Time is basically irrelevant without markers to let you know it’s passing. You go along, day to to day, doing jobs, eating dinner and then suddenly, BOOM! something happens to remind you that you are getting old and that someday, you are going to die.
So it is with tomorrow’s series finale of The Office, a show that has been on since my last semester of undergrad, April 2005–so in a way, my whole adult life. That’s nine seasons and eight years. In Lizzy-time, that’s five baby cousins born into my family who aren’t babies anymore. Three states, six bedrooms, two degrees, two surfboards, eight roommates, five bikes, one book, six jobs, one real-life boyfriend and three pairs of glasses.
“The American Version of The Office,” which those of us just returning from abroad trips in Britain in 2005 continued to call it for at least the first four seasons, never really reached the insanely painful heights of its British predecessor. The genius of Ricky Gervais in his original production of The Office on BBC 2 was that he was able to create characters just on the edge of believable, that made you so uncomfortable you almost had to turn away, precisely because you knew they could be real people. The America Office could never quite achieve that; its characters were always just a bit too silly. But after awhile, the show became its own thing. As apposed to sitcoms that defined previous eras, filled with leisure time and absurd apartments, it was about the daily grind, spending the majority of your hours with people you didn’t choose, in front of computers and trying to work the copy machine. The Pam and Jim romance kept us hopeful; the antics of the various bosses made us feel like our bosses weren’t so bad and also weren’t so good. I don’t know if this is necessarily a good thing, but The Office helped a whole generation of us Millennials romanticize normalcy and lowered expectations. And it helped goofy tall guys everywhere get some action.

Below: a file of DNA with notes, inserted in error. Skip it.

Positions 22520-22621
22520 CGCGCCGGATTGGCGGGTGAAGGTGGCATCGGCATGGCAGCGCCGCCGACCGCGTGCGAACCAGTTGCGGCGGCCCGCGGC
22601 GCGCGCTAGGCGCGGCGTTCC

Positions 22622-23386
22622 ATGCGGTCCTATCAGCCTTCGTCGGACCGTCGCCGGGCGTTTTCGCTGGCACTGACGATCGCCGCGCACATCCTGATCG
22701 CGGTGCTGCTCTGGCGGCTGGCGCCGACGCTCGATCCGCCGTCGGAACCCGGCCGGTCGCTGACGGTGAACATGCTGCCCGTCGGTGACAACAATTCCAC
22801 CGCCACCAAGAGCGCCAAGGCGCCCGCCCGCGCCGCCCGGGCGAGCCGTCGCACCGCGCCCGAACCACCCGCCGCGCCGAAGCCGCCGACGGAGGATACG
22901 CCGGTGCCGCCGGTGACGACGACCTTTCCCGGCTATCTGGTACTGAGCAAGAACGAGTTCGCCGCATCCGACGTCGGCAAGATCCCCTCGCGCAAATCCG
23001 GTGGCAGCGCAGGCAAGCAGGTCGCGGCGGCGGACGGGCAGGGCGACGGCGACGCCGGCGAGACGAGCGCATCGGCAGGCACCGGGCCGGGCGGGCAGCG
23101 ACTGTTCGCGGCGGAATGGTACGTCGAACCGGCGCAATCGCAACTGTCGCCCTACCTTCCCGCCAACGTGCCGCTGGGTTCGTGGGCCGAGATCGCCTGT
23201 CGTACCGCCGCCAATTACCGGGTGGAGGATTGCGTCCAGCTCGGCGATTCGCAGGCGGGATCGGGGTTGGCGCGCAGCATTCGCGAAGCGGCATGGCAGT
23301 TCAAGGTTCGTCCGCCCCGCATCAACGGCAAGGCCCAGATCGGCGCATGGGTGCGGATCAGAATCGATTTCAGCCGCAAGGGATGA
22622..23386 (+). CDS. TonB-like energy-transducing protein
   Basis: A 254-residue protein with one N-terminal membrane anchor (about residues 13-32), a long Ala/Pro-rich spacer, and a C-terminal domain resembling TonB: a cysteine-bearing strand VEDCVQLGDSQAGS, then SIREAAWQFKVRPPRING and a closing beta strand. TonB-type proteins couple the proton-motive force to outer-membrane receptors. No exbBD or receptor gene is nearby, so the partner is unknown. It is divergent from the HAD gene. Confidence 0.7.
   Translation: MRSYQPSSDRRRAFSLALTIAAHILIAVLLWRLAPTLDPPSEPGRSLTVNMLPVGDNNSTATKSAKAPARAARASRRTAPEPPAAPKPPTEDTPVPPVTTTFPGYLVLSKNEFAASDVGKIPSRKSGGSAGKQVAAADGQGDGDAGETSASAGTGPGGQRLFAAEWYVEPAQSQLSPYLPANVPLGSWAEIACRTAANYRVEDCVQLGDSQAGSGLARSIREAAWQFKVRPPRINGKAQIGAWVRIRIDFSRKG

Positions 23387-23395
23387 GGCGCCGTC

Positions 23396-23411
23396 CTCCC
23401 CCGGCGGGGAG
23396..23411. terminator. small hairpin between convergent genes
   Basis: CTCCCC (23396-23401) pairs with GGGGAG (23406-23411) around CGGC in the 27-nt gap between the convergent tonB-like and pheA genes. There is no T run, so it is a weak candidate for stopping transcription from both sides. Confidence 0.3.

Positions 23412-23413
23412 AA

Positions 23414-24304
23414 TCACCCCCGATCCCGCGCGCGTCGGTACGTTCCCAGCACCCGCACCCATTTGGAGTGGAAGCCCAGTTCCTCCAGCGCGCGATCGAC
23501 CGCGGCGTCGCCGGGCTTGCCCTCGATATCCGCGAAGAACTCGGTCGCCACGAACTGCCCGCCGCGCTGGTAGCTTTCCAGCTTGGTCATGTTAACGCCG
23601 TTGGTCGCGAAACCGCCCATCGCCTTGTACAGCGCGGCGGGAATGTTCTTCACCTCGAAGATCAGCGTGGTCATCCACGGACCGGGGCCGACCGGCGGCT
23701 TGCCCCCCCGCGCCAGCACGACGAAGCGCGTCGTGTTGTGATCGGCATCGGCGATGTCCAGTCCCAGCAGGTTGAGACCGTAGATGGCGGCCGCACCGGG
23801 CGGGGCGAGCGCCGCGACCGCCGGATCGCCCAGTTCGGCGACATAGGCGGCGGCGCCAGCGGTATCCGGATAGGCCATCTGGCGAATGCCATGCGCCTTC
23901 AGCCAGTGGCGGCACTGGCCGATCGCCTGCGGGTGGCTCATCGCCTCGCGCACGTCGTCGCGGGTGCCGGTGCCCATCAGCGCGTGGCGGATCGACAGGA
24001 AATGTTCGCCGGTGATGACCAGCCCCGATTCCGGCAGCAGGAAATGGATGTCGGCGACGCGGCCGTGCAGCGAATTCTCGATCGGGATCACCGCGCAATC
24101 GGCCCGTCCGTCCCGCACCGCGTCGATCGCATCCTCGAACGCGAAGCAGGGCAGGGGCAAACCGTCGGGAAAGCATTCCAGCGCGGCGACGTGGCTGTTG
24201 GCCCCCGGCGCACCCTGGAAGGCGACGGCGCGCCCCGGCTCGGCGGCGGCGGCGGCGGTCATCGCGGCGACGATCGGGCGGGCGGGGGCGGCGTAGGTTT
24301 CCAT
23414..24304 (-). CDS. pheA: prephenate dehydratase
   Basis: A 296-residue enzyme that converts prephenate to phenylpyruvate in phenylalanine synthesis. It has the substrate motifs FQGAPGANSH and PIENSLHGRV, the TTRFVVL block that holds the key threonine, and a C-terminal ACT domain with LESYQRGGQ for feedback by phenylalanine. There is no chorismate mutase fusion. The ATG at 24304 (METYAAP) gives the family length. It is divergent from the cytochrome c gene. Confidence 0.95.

Anyone who cares at all about TV will tell you that in the last few years, (last handful of years?), The Office has lost some of its original magic. New shows like Parks and Recreation took its mockumentary style and did it better, with more laughs and a more purpose. It’s characters, especially Dwight, became too ridiculous. Pam and Jim proved that no one wants to actually see the happily ever after. But in this final season, it has come back to being meaningful. Pam and Jim hit the rocks, like all married couples (I am told) and the characters final became aware of the fact that they were in a documentary, which feels strangely satisfying. Tomorrow, the whole story will get wrapped up. Maybe Pam and Jim will leave Dunder Mifflin. Maybe they won’t. Either way, it will be a little bittersweet but not so bad. Everything has its time and maybe tomorrow the people who will really be quitting the paper company will be us. Time marches on. And now it is time to find another job–something a little more interesting maybe?– and a new TV show to define the next stage of our lives.